There's a wonderful assortment of bonus features including the original Italian language version with optional English subtitles which is not a new transfer nor as pristine as the main feature natch. An interview with director Joe Dante (THE 'BURBS) as he recounts his love of Bava, cameraman Gianlorenzo Battaglia recounts his experiences on the set of the film and there's a Tim Lucas commentary carried over from the Anchor Bay edition. There are two trailers with www.trailersfromhell.com commentary from Edgar Wright and 2 radio spots. What the hell happened to radio spots for theatrical films, they were awesome. The old grindhouse and horror radio spots are great listens. My favorite bonus feature is an interview with screenwriter Dardano Sacchetti reminiscing his time working with Italian masters of cinema Lucio Fulci, Mario Bava and Dario Argento. This is a just great stuff and I was hanging on every word (or subtitle, it's in Italian), it's full of personal insights and observations about the directors, good stuff. For fans of Italian cinema and giallo in particular this will be a true delight. All the features are presented in 1080p high definition.
DVD EDITION DETAILS & SPECIAL FEATURES:
- Reversible sleeve with original and newly commissioned art work
- Double-sided fold-out poster- Original Italian Version of the film with optional English subtitles.
- Collector’s Booklet by Jay Slater, critic and author of Eaten Alive!
- Brand new high definition transfer of the English version of the film
- Italian cut of the film
- Original Mono Audio
- Argento! Bava! Fulci! The Giallo Gems of Dardano Sacchetti (33:00)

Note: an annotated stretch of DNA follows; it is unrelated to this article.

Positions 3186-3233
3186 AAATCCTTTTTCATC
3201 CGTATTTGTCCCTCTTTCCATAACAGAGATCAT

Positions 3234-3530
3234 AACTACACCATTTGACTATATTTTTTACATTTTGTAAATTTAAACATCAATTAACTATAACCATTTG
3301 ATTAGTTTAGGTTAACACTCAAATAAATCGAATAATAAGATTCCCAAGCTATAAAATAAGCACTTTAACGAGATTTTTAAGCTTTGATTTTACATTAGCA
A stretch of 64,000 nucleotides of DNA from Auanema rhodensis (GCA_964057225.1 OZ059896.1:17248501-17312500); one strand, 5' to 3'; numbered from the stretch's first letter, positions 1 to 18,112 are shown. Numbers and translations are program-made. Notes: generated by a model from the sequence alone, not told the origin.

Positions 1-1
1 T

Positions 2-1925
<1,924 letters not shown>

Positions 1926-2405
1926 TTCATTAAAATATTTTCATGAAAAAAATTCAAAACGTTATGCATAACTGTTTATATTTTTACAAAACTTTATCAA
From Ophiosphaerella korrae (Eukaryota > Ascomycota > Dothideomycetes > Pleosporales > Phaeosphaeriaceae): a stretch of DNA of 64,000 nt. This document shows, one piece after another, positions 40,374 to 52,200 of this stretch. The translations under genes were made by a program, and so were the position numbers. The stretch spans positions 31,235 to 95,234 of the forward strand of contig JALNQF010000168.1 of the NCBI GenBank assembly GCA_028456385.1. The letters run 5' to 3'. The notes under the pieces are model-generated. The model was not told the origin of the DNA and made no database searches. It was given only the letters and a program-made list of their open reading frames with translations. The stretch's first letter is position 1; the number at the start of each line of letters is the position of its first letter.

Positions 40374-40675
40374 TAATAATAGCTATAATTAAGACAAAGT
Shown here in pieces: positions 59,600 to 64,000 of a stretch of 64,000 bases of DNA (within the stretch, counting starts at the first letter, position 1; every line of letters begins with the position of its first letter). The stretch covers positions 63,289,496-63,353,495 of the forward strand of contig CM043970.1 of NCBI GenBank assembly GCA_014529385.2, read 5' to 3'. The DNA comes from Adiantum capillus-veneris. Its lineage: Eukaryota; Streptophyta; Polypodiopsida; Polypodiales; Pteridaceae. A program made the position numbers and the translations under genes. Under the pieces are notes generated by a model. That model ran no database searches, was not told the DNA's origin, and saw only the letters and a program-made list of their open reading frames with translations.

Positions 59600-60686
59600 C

- Joe Dante on Mario Bava (12:23)
- Shooting a Spaghetti Splatter Classic: Cameraman Gianlorenzo Battaglia on A BAY OF BLOOD (21:15)
- Audio discussion with Tim Lucas, author of Mario Bava: All the Colors of the Dark
- A BAY OF BLOOD trailers: CARNAGE (3:45) and TWITCH OF THE DEATH NERVE(1:17) with commentary by Edgar Wright, director of SHAUN OF THE DEAD
- 2 TWITCH OF THE DEATH NERVE Radio Spots (0:82)
VERDICT: If you love the slasher genre and haven't seen A BAY OF BLOOD (1971) check it out, it's a film that truly is the connective tissue between the Italian giallo and the American 80's slasher films. Is it worth a double-dip? Oh yeah. If I own a title on DVD it's gonna take something special for me to snag it on Blu-ray. Arrow Video makes it easy, their titles are loaded top to bottom with amazing packaging and bonus content. This is a high recommend from me. Keep in mind that Arrow Video's Blu's are region FREE and playable worldwide. ****1/2 (4.5 out of 5 stars)
BAY OF BLOOD (1971)
FRIDAY THE 13TH PT. 2 (1981) - 10 years later.